ATale of Two Cities

Just today I have watched two very different stories about two very different Michigan cities. áThe first one in the news was Detriot and then later it was Grand Rapids. áThe common thread between the two is about getting control of the EMS system and improving its performance.

The situation in Detroit is truly sad and stems from a variety of problems spanning years. áAt this point the Governor is considering the appointment of an emergency manager while the system faces financial difficulties and now possible privatization. áThe comment that struck me in the video, however, was when the union president suggested that outsourcing would mean the city loses control of EMS. áIs this really a system “in control”?

The story in Grand Rapids is very different. áThey began looking for control by trying to understand their existing system. áWhat did they already know and how could that help them do a better job? áThey turned to study habits in their system and employ “System Status Management”. áThe sucess they found also earned them a local news story, but the tone was very different than the one above.

The question you need to answer is who is really in control of your system? áThat answer will determine whether the next news story about your service will be more like the one in Detroit or more like Grand Rapids. áWhat is working for you?

3 Comments

  • Ray Mickol says:

    Great article. Unfortunately, as in other places, I am sure the EMS system in Detroit is run by politicians and career bureaucratic that haven’t a clue how to proper run a system. Until politicians can leave their hands off and trust the professionals to do the job they were hired to do we will always have excessive waste ans mismanagement.

  • Skip Kirkwood says:

    Here’s a simple fact. It costs money to provide quality EMS in a community. It is a rare community where “transport reimbursement” will pay for all the pieces of a quality, comprehensive EMS system. This is particularly true where many people are uninsured or under-insured (read “Medicaid”). The EMS system is not the only problem faced by Detroit, but it is symptomatic of the issues faced in what looks a lot like a distressed city.

    If the city wants quality EMS, they have to fund it. If they want to get out of the business, do so – but don’t let the service die a lingering death (because the citizens will, too). “Privatizing” is a temporary fix at best, because if the city can’t make it work, it is unlikely that a private company can make it work in the long term either. Savings from “private sector business practices” will either go towards company profit (a good thing in the private sector) or will come at the expense of patient care.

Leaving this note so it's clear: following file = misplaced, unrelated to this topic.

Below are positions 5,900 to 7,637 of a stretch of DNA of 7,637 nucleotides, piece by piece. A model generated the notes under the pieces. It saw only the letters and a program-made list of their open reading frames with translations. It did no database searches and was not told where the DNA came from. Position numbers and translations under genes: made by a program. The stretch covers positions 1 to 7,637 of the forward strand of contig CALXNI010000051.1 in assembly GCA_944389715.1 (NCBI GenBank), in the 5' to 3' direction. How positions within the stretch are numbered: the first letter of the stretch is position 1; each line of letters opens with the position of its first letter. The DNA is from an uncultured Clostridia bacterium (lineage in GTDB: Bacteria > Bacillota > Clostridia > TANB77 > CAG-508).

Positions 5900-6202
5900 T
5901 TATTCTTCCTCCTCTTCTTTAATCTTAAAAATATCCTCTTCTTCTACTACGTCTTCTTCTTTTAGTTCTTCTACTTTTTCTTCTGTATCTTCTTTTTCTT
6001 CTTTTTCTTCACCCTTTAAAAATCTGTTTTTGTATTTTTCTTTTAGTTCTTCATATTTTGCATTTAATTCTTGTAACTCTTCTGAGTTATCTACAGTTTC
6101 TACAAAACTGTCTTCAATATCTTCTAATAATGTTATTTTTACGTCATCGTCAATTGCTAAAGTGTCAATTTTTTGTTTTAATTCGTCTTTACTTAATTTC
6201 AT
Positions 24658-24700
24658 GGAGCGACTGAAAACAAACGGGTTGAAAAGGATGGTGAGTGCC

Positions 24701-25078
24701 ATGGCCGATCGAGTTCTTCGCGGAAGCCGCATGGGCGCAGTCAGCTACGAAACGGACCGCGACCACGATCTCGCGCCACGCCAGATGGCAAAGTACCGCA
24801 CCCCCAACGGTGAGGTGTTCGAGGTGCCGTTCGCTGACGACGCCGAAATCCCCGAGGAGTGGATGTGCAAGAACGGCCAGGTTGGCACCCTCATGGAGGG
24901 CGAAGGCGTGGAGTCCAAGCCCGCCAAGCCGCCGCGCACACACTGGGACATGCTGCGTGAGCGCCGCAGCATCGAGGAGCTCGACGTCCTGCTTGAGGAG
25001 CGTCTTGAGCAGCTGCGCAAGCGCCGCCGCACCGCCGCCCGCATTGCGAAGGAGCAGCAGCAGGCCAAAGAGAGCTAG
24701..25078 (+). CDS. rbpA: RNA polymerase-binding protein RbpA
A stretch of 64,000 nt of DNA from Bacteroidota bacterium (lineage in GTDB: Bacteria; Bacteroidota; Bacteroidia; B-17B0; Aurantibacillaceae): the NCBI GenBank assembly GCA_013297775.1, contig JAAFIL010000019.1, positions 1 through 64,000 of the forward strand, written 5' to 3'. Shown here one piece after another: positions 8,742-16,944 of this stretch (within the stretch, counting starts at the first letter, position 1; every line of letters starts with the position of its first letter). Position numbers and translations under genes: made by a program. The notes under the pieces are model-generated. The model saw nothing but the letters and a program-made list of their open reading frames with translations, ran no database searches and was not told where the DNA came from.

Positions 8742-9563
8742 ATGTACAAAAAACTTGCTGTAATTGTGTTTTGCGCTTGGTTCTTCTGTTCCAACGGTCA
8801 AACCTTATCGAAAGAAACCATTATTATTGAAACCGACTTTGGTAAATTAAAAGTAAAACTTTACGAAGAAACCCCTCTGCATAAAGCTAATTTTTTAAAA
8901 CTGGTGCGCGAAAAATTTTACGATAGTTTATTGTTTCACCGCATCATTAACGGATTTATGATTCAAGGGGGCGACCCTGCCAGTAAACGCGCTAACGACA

Not an easy issue to address!

  • Dan Gerard says:

    I agree with Skip. Regardless of service provider/model, the system has to be adequately funded, with clear expectations spelled out (response time parameters, QA parameters, prevention activities, community education, etc.)

    My heart goes out to the residents of Detroit, the men and women in Detroit F.D. who are providing EMS.

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High Performance EMS

High Performance Emergency Medical Services (HP-EMS) systems provide effective clinical care promoting positive patient outcomes and community wellness while maintaining a focus on improving economic efficiency of the system.  This site is dedicated as a community seeking to increase agency performance by promoting useful information regarding the developing trends and improvements in the efficiency of delivering basic and advanced medical care in the field.

Comments
Roger Thayne
Static v. Dynamic: A Continuum of Cost
Totally agree. I would add that response and transport need to be understood. Within busy urban areas an ambulance can be both the response and transport vehicle. In rural areas response can be achieved efficiently by a Community Paramedic in a car within 8 minutes supported by an ambulance within 20 to 30 minutes i.e.…
2014-08-10 10:28:37
daleloberger
About
Jodi, it took a while, but we have begun putting this sort of information together in book form. Our first attempt is "Dynamic Deployment: A Primer for EMS" (http://www.amazon.com/Dynamic-Deployment-A-Primer-EMS/dp/1500428574/ref=sr_1_1?ie=UTF8&qid=1407501551&sr=8-1&keywords=dynamic+deployment). We are already in the process of building its sequel that we hope to be a broader compendium of cases, authors, and opinions regarding the measurement…
2014-08-08 07:44:52
Alex
Could Busier be Better?
Since medical calls are now the focus of fire service. Maybe it's time for a rebranding if you will to new terms like "EMS Based Fire Service". Paramedics are constantly upgrading thier knowledge and skills and get thier butts kicked daily but don't enjoy the same pay or benifits that firefighters do. Something is wrong…
2014-08-05 03:55:31
Lauren
Could Busier be Better?
This article is more about understanding evidence based research then applying it rather then replying on personal experience and tradition. Even if you don't like what research says.
2014-07-19 20:30:03
Paul
Could Busier be Better?
High quality comes from seeing multiples of truley sick patients with strong training and support from an experienced partner, not just from being a busy transport vehicle.
2014-07-19 08:26:57

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